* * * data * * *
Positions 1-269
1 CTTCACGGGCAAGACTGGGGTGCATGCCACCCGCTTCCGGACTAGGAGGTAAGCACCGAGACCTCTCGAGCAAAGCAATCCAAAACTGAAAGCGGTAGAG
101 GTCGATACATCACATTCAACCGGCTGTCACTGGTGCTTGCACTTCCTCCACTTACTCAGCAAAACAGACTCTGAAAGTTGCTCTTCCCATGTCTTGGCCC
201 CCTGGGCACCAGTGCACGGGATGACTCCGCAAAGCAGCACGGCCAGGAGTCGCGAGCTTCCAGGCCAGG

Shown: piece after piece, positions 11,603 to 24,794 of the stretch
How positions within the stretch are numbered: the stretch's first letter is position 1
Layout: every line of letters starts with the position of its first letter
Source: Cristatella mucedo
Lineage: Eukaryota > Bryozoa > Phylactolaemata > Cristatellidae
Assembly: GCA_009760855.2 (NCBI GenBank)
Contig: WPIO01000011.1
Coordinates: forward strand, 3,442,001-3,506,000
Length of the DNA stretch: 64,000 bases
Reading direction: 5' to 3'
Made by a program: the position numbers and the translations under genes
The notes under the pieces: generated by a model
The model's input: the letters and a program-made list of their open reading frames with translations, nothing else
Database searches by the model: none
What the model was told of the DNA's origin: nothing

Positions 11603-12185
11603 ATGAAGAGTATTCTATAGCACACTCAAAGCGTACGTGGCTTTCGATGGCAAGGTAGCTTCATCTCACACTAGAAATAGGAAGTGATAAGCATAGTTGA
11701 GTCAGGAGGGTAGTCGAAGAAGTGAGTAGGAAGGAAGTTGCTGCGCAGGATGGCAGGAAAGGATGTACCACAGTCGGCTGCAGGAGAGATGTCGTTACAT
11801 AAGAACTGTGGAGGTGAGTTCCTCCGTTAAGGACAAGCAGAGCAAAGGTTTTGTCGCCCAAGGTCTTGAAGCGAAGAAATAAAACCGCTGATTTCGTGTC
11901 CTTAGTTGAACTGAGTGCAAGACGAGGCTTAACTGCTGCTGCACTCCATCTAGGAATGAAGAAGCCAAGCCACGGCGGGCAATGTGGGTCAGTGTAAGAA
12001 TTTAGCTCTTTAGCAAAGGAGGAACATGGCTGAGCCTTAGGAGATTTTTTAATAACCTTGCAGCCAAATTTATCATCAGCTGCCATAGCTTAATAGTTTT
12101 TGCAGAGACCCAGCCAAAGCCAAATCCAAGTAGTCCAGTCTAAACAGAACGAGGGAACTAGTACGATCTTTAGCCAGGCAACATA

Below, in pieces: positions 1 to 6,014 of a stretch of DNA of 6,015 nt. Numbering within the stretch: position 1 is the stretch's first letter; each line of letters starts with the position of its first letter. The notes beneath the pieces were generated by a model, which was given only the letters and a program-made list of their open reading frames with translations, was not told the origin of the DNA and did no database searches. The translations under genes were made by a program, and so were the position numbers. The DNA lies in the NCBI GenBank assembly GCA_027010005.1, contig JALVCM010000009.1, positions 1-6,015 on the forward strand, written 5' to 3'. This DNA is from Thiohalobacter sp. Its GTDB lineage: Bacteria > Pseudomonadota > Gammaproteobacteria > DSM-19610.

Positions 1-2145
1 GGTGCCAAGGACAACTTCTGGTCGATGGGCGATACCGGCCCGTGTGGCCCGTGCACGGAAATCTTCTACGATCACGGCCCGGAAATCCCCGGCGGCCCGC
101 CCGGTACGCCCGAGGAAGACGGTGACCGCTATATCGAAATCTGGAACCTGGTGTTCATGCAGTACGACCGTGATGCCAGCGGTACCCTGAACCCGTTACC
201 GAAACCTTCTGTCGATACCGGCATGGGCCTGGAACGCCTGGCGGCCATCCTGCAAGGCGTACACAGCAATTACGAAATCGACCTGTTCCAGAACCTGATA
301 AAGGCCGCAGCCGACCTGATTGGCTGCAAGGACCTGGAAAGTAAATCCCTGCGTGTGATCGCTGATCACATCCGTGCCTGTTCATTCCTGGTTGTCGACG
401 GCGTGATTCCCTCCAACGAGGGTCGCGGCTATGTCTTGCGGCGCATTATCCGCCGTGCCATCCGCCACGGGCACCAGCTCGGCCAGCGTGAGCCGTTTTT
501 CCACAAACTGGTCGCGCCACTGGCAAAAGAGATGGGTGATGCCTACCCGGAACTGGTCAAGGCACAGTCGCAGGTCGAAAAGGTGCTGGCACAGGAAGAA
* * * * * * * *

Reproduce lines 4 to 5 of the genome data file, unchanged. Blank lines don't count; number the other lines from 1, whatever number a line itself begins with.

201 CCTGGGCACCAGTGCACGGGATGACTCCGCAAAGCAGCACGGCCAGGAGTCGCGAGCTTCCAGGCCAGG

Shown: piece after piece, positions 11,603 to 24,794 of the stretch